Employment Scams Target Job Applicants
Trying to land your next job can be stressful enough without having to worry about scammers taking advantage of you. But, according to the Better Business Bureau, employment scams were the most-popular scam reported in 2018.
The scammers post fake job postings to popular job boards like Indeed, LinkedIn and CareerBuilder. Once the applicant applies, the scammer responds by email or text to try and get money or personal information. Some are even posing as recruiters from well-known companies.
It’s something Mervin Gabon has had to deal with as an advisor in Talent Acquisition Technology at Southern California Edison. Once he is notified of a fake job posting that looks like it came from SCE or Edison International, he works with the administrator of the job board to take it down and close the scammer’s account.
“It really is frustrating. It’s not who we are and it’s not how our company works,” he said. “All of us were candidates at one time.”
One female applicant was contacted directly by a scammer posing as an Edison International executive. Although she had not applied for a job, the scammer found her email on a popular job board and started texting her.
“Congratulations and welcome to Edison International,” say the texts that start with pleasantries. But soon enough, the scammer starts asking for money. “You will proceed to your bank and make deposit of check … You will be making some few payments … Your first week pay would be deducted from that.”
Luckily, this applicant was smart enough to contact Edison directly to confirm the scam and did not lose any money or divulge confidential information.
Scams like these are sent to a dedicated team at SCE that deals with scammers and works to stop them. In addition to employment scams, this team deals with bill scams and imposters posing as SCE employees.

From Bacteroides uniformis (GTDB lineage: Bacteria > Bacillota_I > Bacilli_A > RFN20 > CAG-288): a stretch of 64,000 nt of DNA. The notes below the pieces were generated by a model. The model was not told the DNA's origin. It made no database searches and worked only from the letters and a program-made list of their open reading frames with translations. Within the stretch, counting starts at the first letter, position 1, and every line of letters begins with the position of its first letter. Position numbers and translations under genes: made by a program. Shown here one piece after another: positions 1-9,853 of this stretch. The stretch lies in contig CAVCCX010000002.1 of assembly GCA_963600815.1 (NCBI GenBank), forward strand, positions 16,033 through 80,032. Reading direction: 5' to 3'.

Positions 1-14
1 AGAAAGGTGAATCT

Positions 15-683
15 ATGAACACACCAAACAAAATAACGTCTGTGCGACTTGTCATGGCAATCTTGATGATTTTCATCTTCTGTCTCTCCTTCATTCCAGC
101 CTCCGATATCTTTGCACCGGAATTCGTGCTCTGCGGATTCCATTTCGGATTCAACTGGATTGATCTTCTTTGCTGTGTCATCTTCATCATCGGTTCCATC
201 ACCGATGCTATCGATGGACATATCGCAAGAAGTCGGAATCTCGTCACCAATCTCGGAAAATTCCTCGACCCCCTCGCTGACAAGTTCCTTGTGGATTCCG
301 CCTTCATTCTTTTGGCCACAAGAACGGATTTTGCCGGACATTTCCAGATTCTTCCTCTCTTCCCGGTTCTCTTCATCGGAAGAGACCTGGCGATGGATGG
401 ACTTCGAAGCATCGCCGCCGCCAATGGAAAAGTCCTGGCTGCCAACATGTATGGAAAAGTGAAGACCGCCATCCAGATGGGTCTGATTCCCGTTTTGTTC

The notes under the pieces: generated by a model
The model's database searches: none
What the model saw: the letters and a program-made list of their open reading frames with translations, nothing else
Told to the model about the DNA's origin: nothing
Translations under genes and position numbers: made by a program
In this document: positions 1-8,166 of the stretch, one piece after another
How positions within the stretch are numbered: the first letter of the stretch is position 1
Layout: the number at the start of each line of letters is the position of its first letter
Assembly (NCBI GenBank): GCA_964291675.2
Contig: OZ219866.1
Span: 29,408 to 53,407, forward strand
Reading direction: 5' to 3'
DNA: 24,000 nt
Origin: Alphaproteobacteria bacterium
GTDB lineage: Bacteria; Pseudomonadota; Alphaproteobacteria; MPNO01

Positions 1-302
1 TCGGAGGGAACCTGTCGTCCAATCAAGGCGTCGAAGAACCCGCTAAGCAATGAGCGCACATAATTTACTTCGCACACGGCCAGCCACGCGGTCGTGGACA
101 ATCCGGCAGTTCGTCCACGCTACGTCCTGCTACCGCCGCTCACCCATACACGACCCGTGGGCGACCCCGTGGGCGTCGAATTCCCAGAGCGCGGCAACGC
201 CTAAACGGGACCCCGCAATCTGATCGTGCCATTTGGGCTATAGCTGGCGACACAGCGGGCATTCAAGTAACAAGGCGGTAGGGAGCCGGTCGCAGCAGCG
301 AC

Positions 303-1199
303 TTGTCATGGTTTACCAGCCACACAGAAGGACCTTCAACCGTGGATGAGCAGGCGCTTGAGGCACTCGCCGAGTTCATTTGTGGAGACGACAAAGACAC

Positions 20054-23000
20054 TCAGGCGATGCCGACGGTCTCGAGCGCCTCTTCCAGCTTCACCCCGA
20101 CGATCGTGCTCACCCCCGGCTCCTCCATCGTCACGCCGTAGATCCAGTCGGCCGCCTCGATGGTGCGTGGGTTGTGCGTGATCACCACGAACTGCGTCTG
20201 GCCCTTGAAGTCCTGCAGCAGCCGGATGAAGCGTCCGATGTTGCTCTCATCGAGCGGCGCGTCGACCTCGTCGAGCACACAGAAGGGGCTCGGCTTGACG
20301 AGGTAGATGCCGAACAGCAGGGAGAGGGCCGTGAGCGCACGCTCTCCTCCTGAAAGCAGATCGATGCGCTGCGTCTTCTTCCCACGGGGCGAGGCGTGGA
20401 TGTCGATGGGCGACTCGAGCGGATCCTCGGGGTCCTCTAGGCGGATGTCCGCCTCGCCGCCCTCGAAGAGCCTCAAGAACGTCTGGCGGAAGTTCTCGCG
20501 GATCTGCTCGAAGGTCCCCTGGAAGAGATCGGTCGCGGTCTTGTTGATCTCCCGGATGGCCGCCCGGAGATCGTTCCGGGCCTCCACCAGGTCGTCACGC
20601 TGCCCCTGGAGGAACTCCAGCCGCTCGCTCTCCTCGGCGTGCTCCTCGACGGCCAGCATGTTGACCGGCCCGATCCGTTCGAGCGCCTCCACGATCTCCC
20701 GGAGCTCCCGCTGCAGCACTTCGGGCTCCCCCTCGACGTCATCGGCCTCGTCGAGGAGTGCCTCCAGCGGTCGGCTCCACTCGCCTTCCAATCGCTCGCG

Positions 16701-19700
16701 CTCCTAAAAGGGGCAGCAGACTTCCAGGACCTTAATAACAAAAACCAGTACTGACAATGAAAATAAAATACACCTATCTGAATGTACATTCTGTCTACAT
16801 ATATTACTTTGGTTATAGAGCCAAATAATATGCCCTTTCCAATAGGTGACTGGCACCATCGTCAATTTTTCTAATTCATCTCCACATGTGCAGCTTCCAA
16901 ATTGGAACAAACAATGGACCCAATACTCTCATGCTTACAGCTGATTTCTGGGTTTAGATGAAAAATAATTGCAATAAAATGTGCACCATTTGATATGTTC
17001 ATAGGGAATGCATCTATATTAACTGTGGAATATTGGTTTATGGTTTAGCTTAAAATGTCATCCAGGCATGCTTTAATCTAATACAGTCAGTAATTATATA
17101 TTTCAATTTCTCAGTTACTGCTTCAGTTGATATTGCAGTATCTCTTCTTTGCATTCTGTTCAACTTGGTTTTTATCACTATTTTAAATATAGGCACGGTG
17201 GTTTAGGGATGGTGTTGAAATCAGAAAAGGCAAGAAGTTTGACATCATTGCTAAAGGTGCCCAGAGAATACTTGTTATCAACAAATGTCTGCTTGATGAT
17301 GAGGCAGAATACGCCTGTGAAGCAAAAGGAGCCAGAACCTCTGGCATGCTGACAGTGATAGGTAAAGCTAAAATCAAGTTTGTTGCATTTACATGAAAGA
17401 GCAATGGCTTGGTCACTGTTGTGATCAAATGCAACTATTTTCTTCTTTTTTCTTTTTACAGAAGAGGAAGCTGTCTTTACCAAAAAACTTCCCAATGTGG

It really is frustrating. It’s not who we are and it’s not how our company works. All of us were candidates at one time.Mervin Gabon, SCE Advisor
“Like all scammers they are looking for a quick dollar,” said Peggy, whose job at SCE is to shutdown scammers, and does not want to divulge her identity. “It’s upsetting that these bad people are doing bad things. These are horrible people.”
Scammers target vulnerable communities like seniors, non-English speakers and those looking for jobs. Last year, more than 17,000 SCE customers filed scam complaints and customers lost $427,000 to scammers. A total of 1,600 scammer phone numbers targeting SCE customers were shut down last year.
To help combat employment scams, SCE and Edison International job postings include warnings about these type of scams. “Please be aware of scammers posing as recruiters or employers, using reputable company names with the intention to collect confidential and/or financial information,” the note states.
Applicants can report any unsolicited or suspicious job offers or applications that claim to be from Edison International or SCE to 626-815-5611.
Here are some tips to help you avoid the next scam:
- Never make a payment over the telephone in response to an unsolicited call. SCE employees never ask for, or collect, money out in the field.
- Never use the callback number provided by the caller.
- SCE does not accept prepaid debit cards, bitcoins or gift cards for bill payment.
- Never give your personal information to anyone, including your billing account information, Social Security number, ATM pin number, etc.
- Don’t trust caller ID, even if it says Southern California Edison. Criminals routinely use a caller ID “spoofing” scam to fool customers into thinking they’re talking to a real SCE employee.